I have not seen any original New England guns, which TC offereing is similar to those? and is the similarity by design or chance like the 1/48 twist they chose for the barrels of the Hawkin, The underhammers are definitely a type from the late percussion period,but they have never caught on that well with the public, and once again the main components are a factor that need be considered, you can take an original Hawken and put a Weaver scope on it and shoot a modern pistol bullet with sabot and it would be a stretch to call it a "traditional" outfit, I wish that someone would offer more of the original adjustable sights, peeps and bullets from the pre-1840 period so those who choose that path could do it in period fashion
I think an interview with Mr. C of TC back in '77 says it pretty well, they were making a gun for the hunter, they chose a 28" barrel because they could not imagine going through the woods with a 42" long barrel. They chose the shallow 1/48 twist becaude it did better with their Maxi ball but would still give fair groups with the RB, and they tried many original conical molds and found none that would give acceptable groups,so they designed their own, the adjustable sights could be removed and a Puma pistol scope would mount in the same holes, the modern adjustable type were also more familiar(easier to adjust)to shooters used to centerfire guns, It was also mentioned that the coil springs were used because flat springs wouild not last ten minutes, generaly speaking most manufactures tried to make the sights and projectiles as efficient and user friendly as anything of modern design that was available. I doubt that there would be much of a market for original style adjustable sights and conicals due to the fact that they do not meet the ease and efficiency of the modern offerings but it would be nice if there were some for those who would like to take the traditional path in the way of sights and bullets.
Sidehammer gun like a Hawken or longrifle. Trouble with some blackpowder folks is they are too dang exclusionary. If you want to run an original hog rifle that was at the Battle of New Orleans, fine by me, but no need to be a "traditional pompous ass". I think if one stood up a hawken and a Savage side by side, a child could point to the hawken and say,"that's an ole timey one".
Post by Ridgerunner on Aug 9, 2003 21:03:27 GMT -5
Buster, there is no need to be a "pompous ass" in the other direction either. The traditional shooters take pride in their traditional gear and take pains to make it so. And they know their guns to. It tickles me every time a group of traditional shooters are challenged to a shooting match by the inline crowd especially when the traditional group beat the socks off the inline bunch which are using scopes. This just goes to show who "knows their guns". I wonder who ends up feeling like a "pompous ass" when this happens. ;D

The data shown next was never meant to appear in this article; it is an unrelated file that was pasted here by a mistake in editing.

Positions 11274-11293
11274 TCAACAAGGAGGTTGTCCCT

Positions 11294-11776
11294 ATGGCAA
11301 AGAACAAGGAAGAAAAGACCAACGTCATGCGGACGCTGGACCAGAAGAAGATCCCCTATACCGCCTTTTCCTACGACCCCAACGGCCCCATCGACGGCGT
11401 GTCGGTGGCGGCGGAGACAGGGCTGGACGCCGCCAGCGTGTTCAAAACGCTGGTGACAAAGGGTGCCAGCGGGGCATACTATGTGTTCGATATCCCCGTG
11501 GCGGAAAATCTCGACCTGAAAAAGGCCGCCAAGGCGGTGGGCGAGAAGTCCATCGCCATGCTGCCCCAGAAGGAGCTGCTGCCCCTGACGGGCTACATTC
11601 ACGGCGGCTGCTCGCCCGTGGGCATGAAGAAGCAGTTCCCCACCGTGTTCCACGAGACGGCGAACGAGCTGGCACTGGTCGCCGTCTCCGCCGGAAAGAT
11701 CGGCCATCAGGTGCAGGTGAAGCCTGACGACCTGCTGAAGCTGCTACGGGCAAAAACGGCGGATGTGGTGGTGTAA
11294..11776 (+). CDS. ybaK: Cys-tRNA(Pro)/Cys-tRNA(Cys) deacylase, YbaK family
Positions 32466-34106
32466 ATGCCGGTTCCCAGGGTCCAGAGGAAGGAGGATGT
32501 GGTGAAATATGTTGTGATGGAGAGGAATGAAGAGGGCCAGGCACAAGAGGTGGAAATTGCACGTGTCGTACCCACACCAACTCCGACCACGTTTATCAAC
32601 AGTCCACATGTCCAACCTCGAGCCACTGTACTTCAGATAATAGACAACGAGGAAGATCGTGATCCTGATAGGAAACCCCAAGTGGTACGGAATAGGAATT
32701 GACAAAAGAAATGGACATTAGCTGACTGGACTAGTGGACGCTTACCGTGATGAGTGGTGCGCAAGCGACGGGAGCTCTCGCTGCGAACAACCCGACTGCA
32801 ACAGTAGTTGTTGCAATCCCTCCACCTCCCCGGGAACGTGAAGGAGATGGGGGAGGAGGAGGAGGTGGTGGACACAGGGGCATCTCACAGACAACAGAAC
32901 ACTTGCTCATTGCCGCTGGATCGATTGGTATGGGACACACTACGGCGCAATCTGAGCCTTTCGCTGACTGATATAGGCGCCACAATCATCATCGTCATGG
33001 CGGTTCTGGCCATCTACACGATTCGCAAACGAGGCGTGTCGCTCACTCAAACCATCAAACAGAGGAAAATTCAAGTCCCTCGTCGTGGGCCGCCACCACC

You mentioned that a child could tell the difference between a Savage and a Hawken...this is true enough, but some kids have more common sense than some grown ups to.
Post by propredator on Aug 28, 2003 17:27:12 GMT -5
This is an intresten topic.I dont have nuthin of any value to add,think all of you have covered it pretty darn well. All i know is i have a 4 month old 54 gpr that im itchen to shoot some whitetails with if late muzzle loader season ever gets here. im going to use a different type of muzzle loader during shotgun season,but i may sneek out with the gpr too if i take the notion to. ;D
Post by wouldchuck on Oct 13, 2003 21:33:38 GMT -5
Ya know? There are as many answers to this question as there are people to answer it.
The word "Traditional" covers a vast area and can mean something different to everybody.
I have a .54 cal. Cabela's Hawkin on which I put a TC tang peep sight. Is that "traditional"? For me it's close enough. But I'm sure it would raise a few eyebrows - and maybe a few hackles - if I was to bring it to one of the rondezvous in my area. I don't care, I like it. It still has the look and feel of the real thing and it still puts out a lot of smoke when it goes BOOM!.
Does the fact that I shoot a side hammer make me superior to the guys that shoot those in-lines? Darn right it does! ;D ;D But I aint gonna hold it against them.
I feel that if someone views paintings of past times; and reads articles with discriptive passages of past historical time periods; and is able to attend modern day celebrations of those times and events; Then in that persons minds eye, they know what is truly representative of the event and period being portrayed. they realize that short stocked Hawken rifle does not belong at Ft Neccessity, Bushey Run or any F&I or Rev War event. A full stock Hawken could be acceptable at a late Rev War or whiskey Rebellion event. To explain what I mean, I've copied and pasted the following from 'Hawken History' on the pages of the web site of the Hawken Shop at: www.thehawkenshop.com/history.htm